Guru boogie: who will be godhead to Ed?

by Dan Hodges

Earlier this week, I dined with an old comrade. As it does, our conversation drifted to gurus.

“Alastair Campbell. Great communications guru”.

“No. Swore too much. Gurus don’t swear. They hardly even speak. They emit”.

“Peter Mandelson. He was a proper guru”.

“Not a guru. A svengali. There’s a difference”.

“What is it?”.

“Not sure exactly. But there is”.

“OK, got a real one. Gramsci”.

“The guy who used to  work for Harriet?”.

“No. The Gramsci. Antonio Gramsci”.

“Oh that Gramsci. Yeah. The Ledg. Dead. Foreign. Funny little glasses. Ticks all the boxes”.

A guru. Wanna make it in politics, Mack? Gotta get yourself a guru. The true guru is part university lecturer, part parent, part deity. A  strange creature. Ill defined, he occupies a curious netherworld somewhere between, or rather above, policy, communication and organisation.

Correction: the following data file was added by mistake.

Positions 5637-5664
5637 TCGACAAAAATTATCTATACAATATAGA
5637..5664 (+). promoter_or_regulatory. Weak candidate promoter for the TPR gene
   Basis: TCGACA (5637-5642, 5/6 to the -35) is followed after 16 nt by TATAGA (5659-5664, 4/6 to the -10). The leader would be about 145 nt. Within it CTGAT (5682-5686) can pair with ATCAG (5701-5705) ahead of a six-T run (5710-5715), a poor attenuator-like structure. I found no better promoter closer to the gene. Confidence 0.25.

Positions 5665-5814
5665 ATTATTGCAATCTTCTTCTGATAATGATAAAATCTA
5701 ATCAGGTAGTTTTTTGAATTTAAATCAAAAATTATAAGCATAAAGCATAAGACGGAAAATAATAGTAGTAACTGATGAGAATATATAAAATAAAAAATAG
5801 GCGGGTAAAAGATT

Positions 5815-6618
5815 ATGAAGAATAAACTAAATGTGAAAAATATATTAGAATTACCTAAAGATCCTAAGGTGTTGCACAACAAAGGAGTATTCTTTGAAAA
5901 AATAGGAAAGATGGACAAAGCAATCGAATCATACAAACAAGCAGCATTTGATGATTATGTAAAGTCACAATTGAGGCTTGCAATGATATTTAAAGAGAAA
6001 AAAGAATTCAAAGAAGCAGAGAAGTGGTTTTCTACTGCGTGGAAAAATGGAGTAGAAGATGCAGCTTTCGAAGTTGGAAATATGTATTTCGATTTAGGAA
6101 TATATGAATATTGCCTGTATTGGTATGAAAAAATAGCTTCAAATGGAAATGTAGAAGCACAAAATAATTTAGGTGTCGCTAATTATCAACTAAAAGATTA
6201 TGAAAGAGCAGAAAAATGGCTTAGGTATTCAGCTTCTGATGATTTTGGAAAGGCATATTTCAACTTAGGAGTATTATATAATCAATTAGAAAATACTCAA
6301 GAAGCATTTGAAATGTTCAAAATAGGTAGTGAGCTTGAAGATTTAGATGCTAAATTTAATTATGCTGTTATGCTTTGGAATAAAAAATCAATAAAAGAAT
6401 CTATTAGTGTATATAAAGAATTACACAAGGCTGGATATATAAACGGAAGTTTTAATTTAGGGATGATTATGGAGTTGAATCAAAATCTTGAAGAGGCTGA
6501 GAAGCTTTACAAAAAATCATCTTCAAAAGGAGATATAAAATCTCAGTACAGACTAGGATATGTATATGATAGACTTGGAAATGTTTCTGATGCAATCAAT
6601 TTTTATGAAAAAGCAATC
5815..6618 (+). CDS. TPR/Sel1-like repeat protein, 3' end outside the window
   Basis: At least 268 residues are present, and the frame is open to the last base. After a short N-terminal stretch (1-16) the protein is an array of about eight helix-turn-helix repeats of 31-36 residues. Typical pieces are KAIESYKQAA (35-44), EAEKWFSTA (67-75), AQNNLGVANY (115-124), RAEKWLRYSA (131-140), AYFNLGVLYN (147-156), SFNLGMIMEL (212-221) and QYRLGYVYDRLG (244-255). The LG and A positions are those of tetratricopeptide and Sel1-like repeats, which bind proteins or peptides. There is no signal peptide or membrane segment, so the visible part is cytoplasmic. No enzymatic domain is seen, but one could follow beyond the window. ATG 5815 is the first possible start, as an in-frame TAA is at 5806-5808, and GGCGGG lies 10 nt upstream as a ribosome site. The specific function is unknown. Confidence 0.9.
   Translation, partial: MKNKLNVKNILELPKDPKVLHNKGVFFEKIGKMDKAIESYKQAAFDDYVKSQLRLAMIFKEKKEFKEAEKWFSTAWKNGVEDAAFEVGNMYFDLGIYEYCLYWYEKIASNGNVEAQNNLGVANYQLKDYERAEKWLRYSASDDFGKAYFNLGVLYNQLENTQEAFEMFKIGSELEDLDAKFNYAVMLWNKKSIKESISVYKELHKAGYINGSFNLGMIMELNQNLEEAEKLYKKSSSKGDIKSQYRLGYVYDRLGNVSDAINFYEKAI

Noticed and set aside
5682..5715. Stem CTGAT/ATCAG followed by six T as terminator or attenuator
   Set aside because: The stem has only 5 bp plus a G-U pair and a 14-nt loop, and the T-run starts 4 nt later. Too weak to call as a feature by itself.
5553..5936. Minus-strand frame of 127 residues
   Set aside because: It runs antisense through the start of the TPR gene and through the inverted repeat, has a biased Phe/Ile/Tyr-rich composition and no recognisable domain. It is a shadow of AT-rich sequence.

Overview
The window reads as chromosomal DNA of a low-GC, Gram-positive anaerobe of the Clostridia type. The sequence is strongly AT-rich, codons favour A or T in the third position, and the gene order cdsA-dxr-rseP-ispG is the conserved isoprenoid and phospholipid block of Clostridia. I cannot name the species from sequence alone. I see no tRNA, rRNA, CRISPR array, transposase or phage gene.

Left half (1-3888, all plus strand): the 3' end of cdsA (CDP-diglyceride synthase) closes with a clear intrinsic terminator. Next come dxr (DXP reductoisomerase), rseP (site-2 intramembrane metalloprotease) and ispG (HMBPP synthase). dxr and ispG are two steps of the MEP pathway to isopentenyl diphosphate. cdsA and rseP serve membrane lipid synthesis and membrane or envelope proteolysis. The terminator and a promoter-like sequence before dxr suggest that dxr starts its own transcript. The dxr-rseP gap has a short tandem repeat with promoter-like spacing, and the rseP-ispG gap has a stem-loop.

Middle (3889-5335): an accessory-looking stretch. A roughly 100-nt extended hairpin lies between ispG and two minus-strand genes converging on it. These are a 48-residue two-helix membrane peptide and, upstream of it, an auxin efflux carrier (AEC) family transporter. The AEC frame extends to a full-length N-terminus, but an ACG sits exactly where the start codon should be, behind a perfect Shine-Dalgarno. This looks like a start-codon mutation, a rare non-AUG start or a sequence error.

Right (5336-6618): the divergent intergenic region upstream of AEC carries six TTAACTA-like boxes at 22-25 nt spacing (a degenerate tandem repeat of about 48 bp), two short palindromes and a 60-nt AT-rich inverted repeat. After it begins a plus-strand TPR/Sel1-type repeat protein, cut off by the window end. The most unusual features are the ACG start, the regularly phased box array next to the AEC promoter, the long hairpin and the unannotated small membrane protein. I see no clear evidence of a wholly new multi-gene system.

There are some who feel a guru is just what Ed Miliband lacks. A big thinker. A macro strategist. A blue skies soaring, clear red water surfing, intellectual black belt.

It’s an open secret in Westminster that the new leader is looking to expand his core team. A search is underway for another heavyweight figure to work alongside his well-respected chief of staff, Lucy Powell. Polly Billington has been placed in charge of pmq briefings. Katie Myler, who was acting as Ed’s official spokeswoman, is departing for the world of PR.

The lobby is pushing for another front line press supremo, ideally from within its ranks. But communications chief, Stewart Wood, is reported to be concerned that too many cooks could spoil the briefing. “We know we need to get help for the kids”, said one shadow cabinet member, “It’s going to be sorted”.